How do I know if I have hearing loss?

Ask us about hearing loss

We've been helping people with hearing difficulties for well over 130 years. So when it comes to getting advice about hearing loss, there’s no one better to ask than the experts at Mary Hare Hearing Centre.


What are the causes and types of hearing loss?

There are several different causes. The main ones include ageing, excessive noise, infections, genetics, birth defects, infections of the head or ear and reaction to certain medication.


There are 3 types of hearing loss.

  1. Sensorineural hearing loss is the most common type. It occurs when the inner ear hair cells (and acoustic nerves) are damaged and don’t properly transmit auditory signals to the brain. This type of hearing loss can only be treated with hearing aids.
  2. Conductive hearing loss is usually the result of malfunctions or obstructions in the outer or middle ear. Conductive hearing loss can sometimes be treated medically or surgically.
  3. Mixed hearing loss is a combination of both sensorineural and conductive hearing loss.


The early signs of hearing loss

Many of us don't notice the early signs of hearing loss because we slowly adjust to the change. Some of the common signs of hearing loss include:

  • Asking others to repeat themselves
  • Turning up the TV or radio to volume levels others find loud
  • People telling you that you speak loudly
  • Having difficulty hearing women and children's voices
  • Having trouble understanding conversation in noisy places
  • Feeling like other people mumble or slur their words
  • Avoiding social situations that were once enjoyable

Very rarely does hearing loss mean living in a quiet world. You may hear lots of sounds around you and be able to have one-to-one conversations. But don't let this fool you into thinking that your hearing is as good as it once was. 


Hearing loss doesn't just affect you

Many people with untreated hearing loss wrongly assume it only affects them, but it can also have a direct affect on those who are closest to you. This can cause:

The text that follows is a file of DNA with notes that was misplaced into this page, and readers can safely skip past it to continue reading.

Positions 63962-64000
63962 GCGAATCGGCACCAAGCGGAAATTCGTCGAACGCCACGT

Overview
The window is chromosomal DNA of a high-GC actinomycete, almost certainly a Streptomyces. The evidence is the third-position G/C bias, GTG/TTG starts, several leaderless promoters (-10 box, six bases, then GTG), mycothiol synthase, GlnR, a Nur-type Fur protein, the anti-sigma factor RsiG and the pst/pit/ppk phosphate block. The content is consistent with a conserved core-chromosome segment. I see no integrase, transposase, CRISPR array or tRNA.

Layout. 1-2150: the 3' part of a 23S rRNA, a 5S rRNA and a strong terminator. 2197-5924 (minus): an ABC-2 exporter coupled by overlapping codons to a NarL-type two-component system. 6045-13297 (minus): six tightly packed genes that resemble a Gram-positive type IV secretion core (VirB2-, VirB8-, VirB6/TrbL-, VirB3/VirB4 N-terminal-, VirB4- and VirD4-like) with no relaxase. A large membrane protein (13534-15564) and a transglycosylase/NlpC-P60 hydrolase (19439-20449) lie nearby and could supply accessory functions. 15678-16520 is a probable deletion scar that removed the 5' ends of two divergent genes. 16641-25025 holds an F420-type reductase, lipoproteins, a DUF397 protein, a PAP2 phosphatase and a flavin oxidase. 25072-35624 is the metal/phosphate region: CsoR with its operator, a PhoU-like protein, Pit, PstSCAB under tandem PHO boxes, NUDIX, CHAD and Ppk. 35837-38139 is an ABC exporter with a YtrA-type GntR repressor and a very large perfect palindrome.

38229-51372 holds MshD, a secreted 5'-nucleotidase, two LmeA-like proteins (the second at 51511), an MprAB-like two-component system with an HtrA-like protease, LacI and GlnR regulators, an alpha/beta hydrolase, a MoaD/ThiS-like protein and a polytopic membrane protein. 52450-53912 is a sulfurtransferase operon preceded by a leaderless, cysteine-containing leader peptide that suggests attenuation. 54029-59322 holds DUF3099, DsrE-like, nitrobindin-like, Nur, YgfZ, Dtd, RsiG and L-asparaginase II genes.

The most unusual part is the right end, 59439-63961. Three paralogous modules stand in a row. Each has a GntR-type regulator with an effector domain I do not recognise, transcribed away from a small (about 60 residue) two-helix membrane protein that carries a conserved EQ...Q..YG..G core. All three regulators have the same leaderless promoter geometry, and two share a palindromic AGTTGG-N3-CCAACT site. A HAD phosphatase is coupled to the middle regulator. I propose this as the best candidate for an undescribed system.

• Frustration - the need to constantly repeat themselves
  • Misunderstanding - your withdrawal from people and activities could be interpreted as rudeness or disinterest in others
  • Concern - others may worry you're unable to hear warning sounds such as smoke detectors, alarms or sirens
  • Confusion - if you answer a different question to the one they asked or don't respond at all when you're having a conversation


Time to take action

Hearing loss can happen at any time, at any age. Most people with hearing loss (65%) are actually younger than 65. On average, people wait 10 years between first noticing their hearing loss and finally taking action. But the sooner you do something about it the better.

Over time, reduced stimulation to your ears and brain can actually impair the brain’s ability to process sound and recognise speech. The more speech recognition deteriorates, the more difficult it is to recover. And when you can’t hear what’s going on around you, your mental sharpness suffers.

Other ways hearing loss can impact your life include:

  • Diminished psychological and overall health
  • Impaired memory and ability to learn new tasks
  • Reduced alertness and increased risk to personal safety (falls)
  • Avoidance or withdrawal from social situations
  • Social rejection and loneliness
  • Fatigue, tension, stress and depression
  • Irritability, negativism and anger
  • Reduced job performance and earning power

The quicker you take action, by booking a free initial hearing assessment with the experts at Mary Hare Hearing Centre, the sooner you put a stop to the negative effects of hearing loss and begin to regain sharpness, confidence and control.


Book your free initial hearing assessment

If you’d like to book a free initial hearing assessment with one of our expert audiologists call us on 01635 523 343 or email us at


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